Vote and Voice: Women's Organizations and Political Literacy, 1915-1930

By L'Eplattenier, Barbara E. | Composition Studies, Spring 2006 | Go to article overview

Vote and Voice: Women's Organizations and Political Literacy, 1915-1930


L'Eplattenier, Barbara E., Composition Studies


Vote and Voice: Women's Organizations and Political Literacy, 1915-1930. by Wendy B. Sharer. Carbondale: Southern Illinois University Press, 2004. 208 pages.

Although the push for female suffrage is often seen as the highpoint of 20th century women's activism, women's enfranchisement did not result in masses of women voting at the polls. Instead, the dreaded "women's vote" failed to materialize, and women's voices and concerns remained muted within the political sphere. This was due in great part to the fact that women didn't have significant access and clout to participate in the established political system. Wendy Sharer's new book Vote and Voice: Women's Organization and Political Literacy, 1915-1930 examines how two women's groups-the Women's International League for Peace and Freedom (WILPF) and the League of Women Voters (LWV)-worked to challenge the structures of political discourse in the decades after the 19th Amendment passed. Sharer's book is a carefully researched, well-documented, comprehensive analysis of the "larger processes of persuasions" in order to "provide a broad view of the types of literate practices the organizations used to influence the worlds around them" (10). Grounded in primary research, this volume presents a previously untold, vital piece of the history of women's rhetorical contributions in the United States.

In chapter 1, Sharer describes pre-suffrage sites of women's political activity-such as settlement houses, abolitionist groups, suffrage and temperance organization-and the rhetorical tactics used by these groups. (Many of the women active in the WILPF and LWV had previously worked with these types of organizations.) This activism not only informed the work done by WILPF and LWV, but also laid the ground work for future activism. They helped create the social climate in which the WILPF and the LWV functioned.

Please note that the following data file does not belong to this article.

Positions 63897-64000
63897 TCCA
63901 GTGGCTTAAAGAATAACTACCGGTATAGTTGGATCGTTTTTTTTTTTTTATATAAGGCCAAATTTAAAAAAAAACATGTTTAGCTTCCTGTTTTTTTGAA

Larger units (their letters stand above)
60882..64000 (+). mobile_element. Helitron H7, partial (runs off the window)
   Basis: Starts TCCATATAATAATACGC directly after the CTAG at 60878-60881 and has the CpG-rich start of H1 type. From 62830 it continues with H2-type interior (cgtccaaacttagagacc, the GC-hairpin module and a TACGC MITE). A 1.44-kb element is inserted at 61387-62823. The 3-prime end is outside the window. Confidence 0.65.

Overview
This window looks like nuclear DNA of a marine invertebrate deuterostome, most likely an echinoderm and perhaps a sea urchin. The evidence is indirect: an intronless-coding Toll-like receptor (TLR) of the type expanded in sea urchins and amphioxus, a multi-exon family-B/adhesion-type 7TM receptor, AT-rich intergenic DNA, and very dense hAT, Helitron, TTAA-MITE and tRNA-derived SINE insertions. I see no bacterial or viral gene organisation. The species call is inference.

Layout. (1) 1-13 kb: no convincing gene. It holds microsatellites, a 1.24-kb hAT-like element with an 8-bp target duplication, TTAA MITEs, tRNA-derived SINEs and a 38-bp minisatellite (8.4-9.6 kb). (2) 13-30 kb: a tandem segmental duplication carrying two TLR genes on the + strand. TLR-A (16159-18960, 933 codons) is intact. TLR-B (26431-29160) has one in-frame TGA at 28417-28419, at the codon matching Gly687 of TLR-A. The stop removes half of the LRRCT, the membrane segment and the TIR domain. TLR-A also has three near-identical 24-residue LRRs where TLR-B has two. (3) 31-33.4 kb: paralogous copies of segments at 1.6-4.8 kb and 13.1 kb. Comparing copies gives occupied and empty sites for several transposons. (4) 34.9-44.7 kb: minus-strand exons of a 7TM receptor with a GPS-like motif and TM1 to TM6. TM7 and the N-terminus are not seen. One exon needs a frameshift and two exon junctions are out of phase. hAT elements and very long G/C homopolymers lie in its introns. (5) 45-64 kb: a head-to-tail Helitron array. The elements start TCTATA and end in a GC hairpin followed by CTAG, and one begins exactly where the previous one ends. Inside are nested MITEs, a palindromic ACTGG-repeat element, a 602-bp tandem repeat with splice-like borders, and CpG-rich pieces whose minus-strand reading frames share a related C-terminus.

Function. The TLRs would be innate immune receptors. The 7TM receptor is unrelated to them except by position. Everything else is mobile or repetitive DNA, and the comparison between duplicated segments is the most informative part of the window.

The first half of the book presents the Women's International League for Peace and Freedom. Using a wide variety of diverse primary sources, Sharer describes the formation, organization, and rhetorical positioning of this organization. Basing their ethos in motherhood, the organization worked to change methods of international diplomacy and promote peace. As mothers, they argued, women saw war in terms of loss of human life and harm, rather than in the masculine terms of economic results and conquering. A feminine perspective-and the accompanying moral superiority-needed to be included within traditional diplomatic structures in order to "fix" international diplomacy. The WILPF's goals included more women in diplomatic spheres, the restructuring of diplomatic bodies, revised methods of negotiation, and a transformed role of the press. In order to make change, the WILPF drew on those strategies that had been successful in the suffrage movement: mass mailings; petitions; educational publications and publicity; artistic measures such as plays, murals, vaudeville, songs, and movies; rejection of government sanctioned (and developed) "war" curriculum; use of a "peace curriculum"; and rhetorical training for members. Sharer also notes the difficulties and limitations of these activities against a nation primed for war and an exceptionally hostile press. Despite the public's response, the WILPF worked hard to create an environment in which discussions about pacifism and reform in international relations could take place.

The second half of the book takes up a similar discussion of the League of Women Voters. Carrie Chapman Catt knew the difficulties faced by women after they got the vote. Political parties were so resistant to women that one activist complained that "partisan attitudes toward women had actually declined since the passage of the 19th Amendment." (94). Political issues became more narrowly defined to exclude "women's issues," women were appointed as "alternative" delegates to conventions, and men held ultimate rejection power over any appointment (whether voted on or appointed by another official). …

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